Weekly Commentary, 2/27/17 to 3/3/17
The past week was reminiscent of the days following the Presidential election, as equity markets reacted positively to President Trump’s speech on Tuesday. The Dow Jones Index surged more than 300 points to close above 21,000 for the first time in history, however the new all-time highs proved difficult to hold and faded as the week wore on. The Dow and the S&P still managed to post gains of 0.88% and 0.67%, respectively. Small cap stocks continued their recent underperformance, as the Russell 2000 Index posted a slight loss shedding -0.03%.
On Friday, the Federal Reserve (Fed) Chairwoman, Janet Yellen, said the Fed is prepared to raise its benchmark interest rate later this month as long as economic data on jobs and inflation holds up. Several other Fed officials were on the record this week reinforcing the Chairwoman’s belief that the economy can withstand a hike in rates. Fed funds futures rose from a 35% probability of a hike in rates on Monday to almost 80% by Friday. With the unemployment rate at 4.8%, the employment goal has largely been met. Inflation is just below the Fed’s target and is perking up. Headline Personal Consumption Expenditures (PCE), recorded solid growth as did core (PCE). Core PCE rose 0.3% for January and 1.70% year over year, approaching the Fed’s 2% target. The Fed last raised rates in December and is expected to raise rates by another 0.75% in three 0.25% moves. As the Fed becomes less accommodative, it will be interesting to learn if they begin discussions on how to start winding down the $4.5 trillion balance the Fed has acquired since the financial crisis.
The threat of another rate hike from the Fed has taken the greatest toll on shorter-term bonds. The yield on the U.S Treasury 2 year note has risen to 1.32 % the highest level since the financial crisis while 10 year Treasury notes continue to hover around 2.50%, taking Chairwoman Yellen’s comments in stride.
Stadion uses various metrics to measure breadth in determining overall risk levels of the market. In general our market breadth measures remain positive supporting the markets strong price trends. One indicator we have mentioned recently is the performance of small cap stocks. After having led the markets higher in 2016, small cap stocks are now showing signs of weakness versus larger cap stocks. Relative performance of various styles and sectors is only one tool in our tool box. Most other indicators remain positive. We will continue to monitor changes in other breadth measures looking for deterioration and adjust allocations as warranted.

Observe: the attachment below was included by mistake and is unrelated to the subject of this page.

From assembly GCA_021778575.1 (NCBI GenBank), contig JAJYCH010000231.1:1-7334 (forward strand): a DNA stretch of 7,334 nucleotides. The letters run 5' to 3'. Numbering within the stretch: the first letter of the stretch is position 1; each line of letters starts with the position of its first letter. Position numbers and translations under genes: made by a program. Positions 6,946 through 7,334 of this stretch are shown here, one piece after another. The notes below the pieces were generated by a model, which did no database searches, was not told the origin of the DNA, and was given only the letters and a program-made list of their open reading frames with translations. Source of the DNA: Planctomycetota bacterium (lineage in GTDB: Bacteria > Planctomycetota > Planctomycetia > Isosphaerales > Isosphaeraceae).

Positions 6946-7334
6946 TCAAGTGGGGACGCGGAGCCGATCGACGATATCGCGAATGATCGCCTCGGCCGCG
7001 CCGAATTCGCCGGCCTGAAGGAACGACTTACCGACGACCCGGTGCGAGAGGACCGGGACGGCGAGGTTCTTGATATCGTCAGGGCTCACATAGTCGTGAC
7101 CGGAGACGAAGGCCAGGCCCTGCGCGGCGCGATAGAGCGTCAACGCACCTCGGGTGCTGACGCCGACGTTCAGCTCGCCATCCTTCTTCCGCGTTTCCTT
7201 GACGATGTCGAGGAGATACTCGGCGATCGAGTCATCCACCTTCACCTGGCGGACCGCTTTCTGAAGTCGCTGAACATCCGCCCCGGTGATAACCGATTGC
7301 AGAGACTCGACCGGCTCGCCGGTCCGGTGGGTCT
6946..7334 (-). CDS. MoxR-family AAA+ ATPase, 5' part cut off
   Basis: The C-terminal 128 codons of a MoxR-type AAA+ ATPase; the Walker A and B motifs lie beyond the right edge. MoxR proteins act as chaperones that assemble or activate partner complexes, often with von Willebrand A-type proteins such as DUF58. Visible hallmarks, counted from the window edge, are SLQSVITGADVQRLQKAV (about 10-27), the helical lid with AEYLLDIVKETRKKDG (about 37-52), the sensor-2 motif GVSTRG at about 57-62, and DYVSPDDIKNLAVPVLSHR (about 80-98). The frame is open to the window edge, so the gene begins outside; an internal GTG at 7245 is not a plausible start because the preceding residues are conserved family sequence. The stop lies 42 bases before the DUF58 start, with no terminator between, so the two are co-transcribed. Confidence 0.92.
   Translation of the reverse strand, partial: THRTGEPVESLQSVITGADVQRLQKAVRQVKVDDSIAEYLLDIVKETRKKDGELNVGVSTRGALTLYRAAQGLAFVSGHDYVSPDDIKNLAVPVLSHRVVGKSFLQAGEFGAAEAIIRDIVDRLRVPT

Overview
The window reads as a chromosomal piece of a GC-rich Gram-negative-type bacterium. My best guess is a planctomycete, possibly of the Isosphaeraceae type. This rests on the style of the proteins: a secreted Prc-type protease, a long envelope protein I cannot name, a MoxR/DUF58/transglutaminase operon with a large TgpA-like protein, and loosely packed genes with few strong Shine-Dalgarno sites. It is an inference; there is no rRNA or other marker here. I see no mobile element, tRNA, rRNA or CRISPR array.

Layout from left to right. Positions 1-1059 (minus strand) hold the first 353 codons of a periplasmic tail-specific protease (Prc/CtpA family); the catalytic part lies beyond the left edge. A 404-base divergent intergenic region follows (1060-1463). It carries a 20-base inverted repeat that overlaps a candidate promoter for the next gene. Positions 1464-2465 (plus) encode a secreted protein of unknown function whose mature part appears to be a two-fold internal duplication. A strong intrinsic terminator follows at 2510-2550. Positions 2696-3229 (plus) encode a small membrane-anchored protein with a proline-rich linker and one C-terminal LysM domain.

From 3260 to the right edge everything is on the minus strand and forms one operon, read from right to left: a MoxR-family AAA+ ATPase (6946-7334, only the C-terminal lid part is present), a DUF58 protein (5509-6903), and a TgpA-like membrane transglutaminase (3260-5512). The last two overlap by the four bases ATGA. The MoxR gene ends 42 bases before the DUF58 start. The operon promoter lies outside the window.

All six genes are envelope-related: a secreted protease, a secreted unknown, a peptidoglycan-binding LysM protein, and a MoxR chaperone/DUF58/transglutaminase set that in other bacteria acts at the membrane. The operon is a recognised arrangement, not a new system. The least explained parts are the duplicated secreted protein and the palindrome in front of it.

An article in the Wall Street Journal noted the difficulty in market forecasting. After only two months, the market is proving most strategist wrong. Hefty valuations and the uncertainties surrounding Donald Trump as President led to a collective forecast of a 5% gain for the S&P 500, the lowest expected gain since 2005. It took two months to blow through that forecast sending prognosticators back to their models and spreadsheets to update their predictions for the remainder of the year. At Stadion, we realize the futility of forecasting and attempt to provide strategies that will provide reasonable returns over a full market cycles without projecting our opinions or biases in the investment decision making process.
Past performance is no guarantee of future results. Investments are subject to risk, and any of Stadion’s investment strategies may lose money. The investment strategies presented are not appropriate for every investor and financial advisors should review the terms and conditions and risks involved. Stadion’s actively managed portfolios may underperform during bull markets. Some information contained herein was prepared by or obtained from sources that Stadion believes to be reliable. There is no assurance that any of the target prices or other forward-looking statements mentioned will be attained. Any market prices are only indications of market values and are subject to change. The S&P 500 Index is the Standard & Poor’s Composite Index of 500 stocks and is a widely recognized, unmanaged index of common stock price. It is not possible to invest directly in indexes (like the S&P 500) which are unmanaged and do not incur fees and charges. The U.S. 10-Year Treasury Note is a debt obligation issued by the United States government that matures in 10 years The Sharpe ratio measures the excess return per unit of deviation, or risk. The core personal consumption expenditures index measures the prices paid by consumers for goods and services without the volatility caused by movements in food and energy prices. Any references to specific securities or market indexes are for informational purposes only. They are not intended as specific investment advice and should not be relied on for making investment decision.
Past Performance is no guarantee of future results. Investments are subject to risk, and any of Stadion's investment strategies may lose money.